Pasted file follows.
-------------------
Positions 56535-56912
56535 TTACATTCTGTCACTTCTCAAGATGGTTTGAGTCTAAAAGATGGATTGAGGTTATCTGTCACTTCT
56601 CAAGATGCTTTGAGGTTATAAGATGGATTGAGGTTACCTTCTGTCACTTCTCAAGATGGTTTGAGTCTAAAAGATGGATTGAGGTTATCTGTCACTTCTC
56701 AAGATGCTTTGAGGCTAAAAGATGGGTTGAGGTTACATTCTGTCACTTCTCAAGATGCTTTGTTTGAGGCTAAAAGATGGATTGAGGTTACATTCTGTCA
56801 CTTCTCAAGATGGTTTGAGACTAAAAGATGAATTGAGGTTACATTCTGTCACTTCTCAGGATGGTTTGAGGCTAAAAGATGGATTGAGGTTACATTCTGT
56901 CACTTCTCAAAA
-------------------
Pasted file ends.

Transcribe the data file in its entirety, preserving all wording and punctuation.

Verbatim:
Positions 56535-56912
56535 TTACATTCTGTCACTTCTCAAGATGGTTTGAGTCTAAAAGATGGATTGAGGTTATCTGTCACTTCT
56601 CAAGATGCTTTGAGGTTATAAGATGGATTGAGGTTACCTTCTGTCACTTCTCAAGATGGTTTGAGTCTAAAAGATGGATTGAGGTTATCTGTCACTTCTC
56701 AAGATGCTTTGAGGCTAAAAGATGGGTTGAGGTTACATTCTGTCACTTCTCAAGATGCTTTGTTTGAGGCTAAAAGATGGATTGAGGTTACATTCTGTCA
56801 CTTCTCAAGATGGTTTGAGACTAAAAGATGAATTGAGGTTACATTCTGTCACTTCTCAGGATGGTTTGAGGCTAAAAGATGGATTGAGGTTACATTCTGT
56901 CACTTCTCAAAA